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States impose 15-week abortion ban as right-wingers debate Roe’s next strategy

Their strategy underscores Conservatives’ belief that the Supreme Court will rule their way and limit or eliminate Vs. Rowe Wade At the end of this year, and many have concerns that Texas law may eventually be repealed as a result of ongoing legal challenges.

“States do not want to pass laws that they have to break. “They do not want pointless training.” “The foresight to do 15 weeks is clear now that the green light is likely for them.”

While they acknowledge political and legal obstacles, many in the anti-abortion movement say they are disappointed lawmakers are not following the Texas leadership.

“Some national and state groups believe we need to act cautiously and strategically,” said Christie Hamrick, a student for American Life, who is approving bills in dozens of states that reflect Texas and ban early abortion pills. Pregnancy. “We respectfully disagree.”

“We want to see less incrementalism,” he added. “This is the time to move on to victory.”

At the same time, abortion rights activists say they face many challenges: they probably do not have the votes to stop the progress of these bills, and they are struggling to persuade a mad and exhausted society to mobilize against policies that it does not pay attention to. And the outrage of Texas’s unique private enforcement scheme.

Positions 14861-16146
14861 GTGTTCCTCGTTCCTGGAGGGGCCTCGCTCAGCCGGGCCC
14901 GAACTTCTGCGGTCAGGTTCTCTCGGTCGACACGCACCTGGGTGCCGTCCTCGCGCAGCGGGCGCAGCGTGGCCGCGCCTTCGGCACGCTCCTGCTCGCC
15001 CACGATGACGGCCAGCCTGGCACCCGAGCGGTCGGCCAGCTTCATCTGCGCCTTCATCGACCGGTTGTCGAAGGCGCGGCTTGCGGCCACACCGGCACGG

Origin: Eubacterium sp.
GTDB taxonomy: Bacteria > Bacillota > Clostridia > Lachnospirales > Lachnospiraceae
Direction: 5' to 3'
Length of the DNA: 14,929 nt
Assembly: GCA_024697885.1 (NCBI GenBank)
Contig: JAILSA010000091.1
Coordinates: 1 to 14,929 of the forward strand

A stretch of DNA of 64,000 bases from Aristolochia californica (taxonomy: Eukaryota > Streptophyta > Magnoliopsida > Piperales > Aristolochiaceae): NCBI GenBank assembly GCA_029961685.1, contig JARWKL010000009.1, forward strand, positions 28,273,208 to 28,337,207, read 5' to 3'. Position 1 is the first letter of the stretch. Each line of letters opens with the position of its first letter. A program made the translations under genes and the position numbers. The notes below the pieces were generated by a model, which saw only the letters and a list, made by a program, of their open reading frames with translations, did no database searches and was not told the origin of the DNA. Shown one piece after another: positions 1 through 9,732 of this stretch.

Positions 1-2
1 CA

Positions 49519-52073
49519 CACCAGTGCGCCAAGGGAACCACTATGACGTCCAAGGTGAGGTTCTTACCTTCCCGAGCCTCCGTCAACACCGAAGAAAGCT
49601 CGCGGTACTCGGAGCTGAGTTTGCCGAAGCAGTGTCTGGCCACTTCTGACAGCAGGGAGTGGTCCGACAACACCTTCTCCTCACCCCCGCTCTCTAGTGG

“These states often bring in copies of Texas taxes at the same time,” said Jessica Arons, ACLU’s chief policy officer, citing six-week Texas-style bans that were introduced in Arizona and Florida but have yet to move forward. “Once they finally get the 15-week bill, it allows them to put it as a reasonable compromise. “They move to the Overton window and come up with an idea of ​​what the reception center is.”

Florida Gov. Ron Desantis, who has indicated he intends to sign a 15-week abortion ban, which is expected to take place this week, told reporters in January that the bill was “very reasonable” and said “many people will be happy with it.” ”

West Virginia del Ruth Rowan called his 15-week legislation a “beginning” and a “good start.”

Arizona Sen. Nancy Barto told a Senate hearing last week that while she believes “every life should be saved,” 15 weeks is “the limit of common sense” and “a step in the right direction.”

Some leftists see a wave of 15-week bans as an attempt to force Democrat MPs to vote harder – as a poll has shown. More public support To restrict abortions after this period of pregnancy rather than the wider Texas-style legislation.

“The six-week ban has sparked outrage and protest. “So when they pull back with a 15-week ban, it flies a little bit more under the radar,” said Olivia Capello, who works on state policy battles with Planned Parenthood. “But any arbitrary restrictions on what you can and can not do with your body and what decisions you can make about pregnancy can have a devastating effect on the people and children they already have.”

The vast majority of abortions in the United States occur before 15 weeks – More than 90 percentAccording to federal data. But thousands of people terminate late pregnancies each year for a variety of reasons – from finding a fetal anomaly to saving money and arranging a trip for the procedure.